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China

Vatican communique gets thumbs up

Vatican message on China only a good first step

ucanews.com reporter, Macau

ucanews.com reporter, Macau

Updated: May 07, 2012 03:00 AM GMT
Vatican communique gets thumbs up
Thousands of Chinese laypeople go on pilgrimage at Shanghai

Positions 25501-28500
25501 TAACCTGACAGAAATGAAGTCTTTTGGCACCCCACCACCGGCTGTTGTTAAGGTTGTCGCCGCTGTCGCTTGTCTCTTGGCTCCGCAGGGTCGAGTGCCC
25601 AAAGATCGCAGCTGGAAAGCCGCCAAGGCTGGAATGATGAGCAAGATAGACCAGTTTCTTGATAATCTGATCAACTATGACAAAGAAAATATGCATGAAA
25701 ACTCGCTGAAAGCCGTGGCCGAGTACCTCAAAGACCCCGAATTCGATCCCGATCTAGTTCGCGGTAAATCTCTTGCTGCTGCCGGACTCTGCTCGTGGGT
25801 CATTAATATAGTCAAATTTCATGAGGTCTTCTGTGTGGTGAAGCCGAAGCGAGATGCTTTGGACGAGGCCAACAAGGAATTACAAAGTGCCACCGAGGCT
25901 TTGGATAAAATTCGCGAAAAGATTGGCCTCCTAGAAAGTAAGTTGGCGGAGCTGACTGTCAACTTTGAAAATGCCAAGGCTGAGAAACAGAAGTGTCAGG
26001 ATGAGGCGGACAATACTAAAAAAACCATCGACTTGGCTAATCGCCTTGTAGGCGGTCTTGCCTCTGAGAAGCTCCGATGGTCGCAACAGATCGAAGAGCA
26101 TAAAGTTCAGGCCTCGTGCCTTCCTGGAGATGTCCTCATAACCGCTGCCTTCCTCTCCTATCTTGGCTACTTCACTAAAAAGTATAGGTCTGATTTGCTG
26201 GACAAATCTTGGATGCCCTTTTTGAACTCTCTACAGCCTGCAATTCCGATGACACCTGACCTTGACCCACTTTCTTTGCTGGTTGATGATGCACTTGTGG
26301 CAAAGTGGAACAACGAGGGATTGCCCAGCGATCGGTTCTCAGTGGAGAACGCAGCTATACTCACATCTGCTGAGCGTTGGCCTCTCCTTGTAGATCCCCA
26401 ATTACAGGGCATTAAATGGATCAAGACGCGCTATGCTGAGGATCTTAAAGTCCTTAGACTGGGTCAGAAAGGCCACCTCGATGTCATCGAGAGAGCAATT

A Church observer and members of the clergy say the latest communique from the Vatican’s Commission for the Catholic Church in China – issued on April 26 -- is encouraging but there are practical problems that need to be solved. According to Sister Beatrice Leung Kit-fun, a Macau-based political professor, the Vatican has taken the correct approach in consolidating the China Church by focusing on laity formation. “While relations with the Chinese government are tense, the Vatican would be wise settling internal problems within the Church first,” she said yesterday. The commission discussed laity formation for the first time since it was established in 2007. “Many laypeople now demand more formation. This is a sign of healthy development and maturity from the Church,” she said. Given their easy access to the mainland, laypeople from the “Bridge Churches” – Taiwan, Hong Kong and Macau – can play a greater role in training their compatriots, the Precious Blood sister suggested. Unlike communiques in the past, this year’s does not refer to the Chinese government. Sister Leung agreed it is “not a good time for dialogue” as Beijing is in the midst of a leadership transition scheduled for this autumn. She likened religious matter to a “skin infection which is irritating but not fatal,” thus Beijing has no capacity to deal with this relatively minor issue. Father Peter, who did not want to reveal his full name, thought the communique was “very good” in general, not just on laity formation, but also evangelization, the role of bishops and priestly vocation. However, the young priest from central China was not optimistic about the future of the China Church. “We have done a lot but yielded little,” he said, referring to what he said was the low number of baptisms over Easter across China. A survey conducted by the Study Centre of Faith in Hebei province counted 22,104 baptisms, which is a drop in the ocean when compared to the country’s population of 1.3 billion, the priest said. “The Church has invested much in hardware, but how much has it spent on evangelization?” he asked. The communique has given concrete guidelines on laity formation, “but a key problem is how to put this into practice in dioceses and parishes.” Parishioners help in evangelistic work mostly on a voluntary basis. Heavy family pressures restrict their ability to do this so the Church should resort to full-time paid catechists, Fr Peter suggested. A bishop, who did not want to reveal his identity, said the communique has offered “earnest expectation and sincere encouragement” to Chinese Catholics. “They are hoping they will grow in a spirit of charity, be nourished in the doctrine of faith, enhance their sense of belonging and spirituality, and live out a “loving life by loving the family and loving our country,” he said. “It is a reminder to us not only to uphold principles but also pay attention to the spirit and essence of evangelization, ensuring the China Church can bear witness for Jesus Christ in communion with the universal Church.” Related reports: Vatican condemns China power grab Vatican committee on China to meet

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